Crop Progress and Condition for the Week Ending May 6, 2018.
Brenda Jackson, Murray County
Murray County received some rain this week. Early hay cutting began. Corn remained unplanted because fields were still too wet to enter in most areas.
Jeff Cook, Peach County
Due to dry conditions, planting stopped in dryland fields. Non-irrigated corn suffered from dry weather, and fertilization of hay was delayed. The peach harvest will begin slowly this coming week.
Chris Earls, Treutlen County
Some peanut acres were planted and a few cotton acres as well. With the warmer weather, next week should fully kick off the planting season. All of the tobacco is in the ground and is looking pretty good so far. Livestock looks good. Pastures and hayfields also look good. The first cutting of hay should be in the next week or so. Treutlen County is doing alright on rain, but a shower would help with planting next week.
Chris Tyson, Tattnall County
Topsoil moisture is short. We need some rain badly to help plant our row crops. The dry weather has been great for onion harvest, though.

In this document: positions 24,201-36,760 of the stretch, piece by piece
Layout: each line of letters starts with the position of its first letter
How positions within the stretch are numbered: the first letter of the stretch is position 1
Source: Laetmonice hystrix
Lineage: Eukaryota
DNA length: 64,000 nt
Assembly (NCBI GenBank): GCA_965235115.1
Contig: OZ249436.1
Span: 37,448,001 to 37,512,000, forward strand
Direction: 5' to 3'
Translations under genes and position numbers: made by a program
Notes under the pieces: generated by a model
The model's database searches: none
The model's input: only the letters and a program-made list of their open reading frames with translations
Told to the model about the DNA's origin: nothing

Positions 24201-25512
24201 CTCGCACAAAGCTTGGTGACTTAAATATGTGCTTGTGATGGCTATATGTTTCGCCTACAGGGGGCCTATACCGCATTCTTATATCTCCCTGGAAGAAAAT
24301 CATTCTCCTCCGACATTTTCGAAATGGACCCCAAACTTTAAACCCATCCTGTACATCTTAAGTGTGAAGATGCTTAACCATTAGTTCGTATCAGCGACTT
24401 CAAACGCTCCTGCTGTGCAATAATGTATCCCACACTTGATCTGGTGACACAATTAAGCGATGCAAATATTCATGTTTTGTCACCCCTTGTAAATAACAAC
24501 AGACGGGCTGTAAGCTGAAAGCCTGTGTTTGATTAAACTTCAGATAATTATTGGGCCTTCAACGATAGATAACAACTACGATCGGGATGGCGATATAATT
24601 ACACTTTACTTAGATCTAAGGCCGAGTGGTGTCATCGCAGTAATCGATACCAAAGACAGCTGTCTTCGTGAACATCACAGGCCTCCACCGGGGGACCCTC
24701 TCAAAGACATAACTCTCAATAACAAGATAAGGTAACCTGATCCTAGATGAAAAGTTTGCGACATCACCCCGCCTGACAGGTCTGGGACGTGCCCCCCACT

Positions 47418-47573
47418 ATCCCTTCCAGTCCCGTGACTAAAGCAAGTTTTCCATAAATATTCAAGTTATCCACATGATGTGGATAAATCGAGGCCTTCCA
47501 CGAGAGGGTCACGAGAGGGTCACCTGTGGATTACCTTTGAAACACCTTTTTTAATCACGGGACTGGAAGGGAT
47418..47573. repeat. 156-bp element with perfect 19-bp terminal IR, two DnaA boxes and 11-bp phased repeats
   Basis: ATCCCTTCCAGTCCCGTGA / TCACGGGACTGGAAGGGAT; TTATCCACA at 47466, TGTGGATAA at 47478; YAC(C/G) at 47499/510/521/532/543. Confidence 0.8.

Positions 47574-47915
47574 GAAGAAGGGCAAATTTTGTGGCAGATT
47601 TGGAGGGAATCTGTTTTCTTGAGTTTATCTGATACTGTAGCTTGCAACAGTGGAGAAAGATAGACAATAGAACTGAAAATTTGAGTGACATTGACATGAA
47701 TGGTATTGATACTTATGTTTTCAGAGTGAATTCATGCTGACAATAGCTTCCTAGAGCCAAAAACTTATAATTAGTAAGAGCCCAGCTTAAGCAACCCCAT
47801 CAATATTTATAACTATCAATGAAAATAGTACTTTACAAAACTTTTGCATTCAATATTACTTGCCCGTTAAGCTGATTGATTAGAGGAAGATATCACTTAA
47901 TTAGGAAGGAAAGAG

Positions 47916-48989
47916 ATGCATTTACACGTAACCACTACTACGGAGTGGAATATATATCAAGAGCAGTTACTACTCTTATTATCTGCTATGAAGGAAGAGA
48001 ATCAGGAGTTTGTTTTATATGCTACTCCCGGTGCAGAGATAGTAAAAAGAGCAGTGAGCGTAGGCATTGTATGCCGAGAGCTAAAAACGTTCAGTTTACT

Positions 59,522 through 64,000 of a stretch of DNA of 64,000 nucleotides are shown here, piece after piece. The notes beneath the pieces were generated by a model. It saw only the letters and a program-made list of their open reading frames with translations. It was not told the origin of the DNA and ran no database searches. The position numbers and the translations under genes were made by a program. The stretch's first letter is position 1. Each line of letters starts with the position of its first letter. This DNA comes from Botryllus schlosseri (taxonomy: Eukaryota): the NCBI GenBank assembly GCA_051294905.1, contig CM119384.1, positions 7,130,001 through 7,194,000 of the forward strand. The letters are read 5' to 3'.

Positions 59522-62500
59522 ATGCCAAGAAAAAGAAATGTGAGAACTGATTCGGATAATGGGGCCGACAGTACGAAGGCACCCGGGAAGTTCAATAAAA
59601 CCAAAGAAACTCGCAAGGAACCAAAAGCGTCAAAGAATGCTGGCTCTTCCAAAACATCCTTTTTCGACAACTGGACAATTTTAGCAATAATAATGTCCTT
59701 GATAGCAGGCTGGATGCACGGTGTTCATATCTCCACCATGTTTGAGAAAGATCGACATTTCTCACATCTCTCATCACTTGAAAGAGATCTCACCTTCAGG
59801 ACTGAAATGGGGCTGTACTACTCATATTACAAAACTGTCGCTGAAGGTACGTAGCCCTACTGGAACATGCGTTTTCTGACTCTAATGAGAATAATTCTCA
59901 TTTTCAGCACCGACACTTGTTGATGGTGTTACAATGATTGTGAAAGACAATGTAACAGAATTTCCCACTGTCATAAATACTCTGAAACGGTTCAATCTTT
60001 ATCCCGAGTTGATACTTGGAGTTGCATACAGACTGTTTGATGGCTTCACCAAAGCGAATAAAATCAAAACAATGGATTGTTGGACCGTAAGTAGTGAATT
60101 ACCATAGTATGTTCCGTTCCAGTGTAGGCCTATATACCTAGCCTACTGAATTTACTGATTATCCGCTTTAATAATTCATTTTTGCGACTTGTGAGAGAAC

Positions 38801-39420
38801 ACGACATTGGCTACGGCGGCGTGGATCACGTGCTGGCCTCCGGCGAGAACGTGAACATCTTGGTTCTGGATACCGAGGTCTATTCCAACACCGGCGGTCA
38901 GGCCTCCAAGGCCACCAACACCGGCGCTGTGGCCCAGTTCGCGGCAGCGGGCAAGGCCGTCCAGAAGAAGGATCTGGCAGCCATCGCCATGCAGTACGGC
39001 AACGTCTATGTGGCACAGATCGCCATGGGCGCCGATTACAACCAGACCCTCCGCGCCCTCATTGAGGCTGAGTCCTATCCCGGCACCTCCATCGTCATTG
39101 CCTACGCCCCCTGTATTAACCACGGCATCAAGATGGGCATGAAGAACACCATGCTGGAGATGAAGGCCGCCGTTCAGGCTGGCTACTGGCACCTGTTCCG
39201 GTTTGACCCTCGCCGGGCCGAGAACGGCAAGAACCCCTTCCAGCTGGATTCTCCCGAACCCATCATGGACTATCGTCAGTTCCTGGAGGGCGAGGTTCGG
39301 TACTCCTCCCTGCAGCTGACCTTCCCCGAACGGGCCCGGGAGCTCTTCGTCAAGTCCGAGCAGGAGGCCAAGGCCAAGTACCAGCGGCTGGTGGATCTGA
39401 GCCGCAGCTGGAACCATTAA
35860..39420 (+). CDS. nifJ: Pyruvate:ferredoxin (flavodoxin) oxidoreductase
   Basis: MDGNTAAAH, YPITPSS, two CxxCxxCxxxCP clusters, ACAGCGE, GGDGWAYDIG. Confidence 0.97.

Ty Torrance, Grady County
Conditions turned hot and dry. Grady County has a significant amount on dryland corn that is in desperate need of rain. Non-irrigated cotton and peanut planting will stop soon as a result of inadequate soil moisture. The dry weather has significantly impacted pasture and hayfield conditions too.
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According to the National Agricultural Statistics Service in Georgia, there were 6.6 days suitable for fieldwork for the week ending Sunday, May 6, 2018. Precipitation estimates for the state ranged from no rain to 0.4 inches. Average high temperatures ranged from the low 70s to the high 80s. Average low temperatures ranged from the mid 40s to the mid 60s.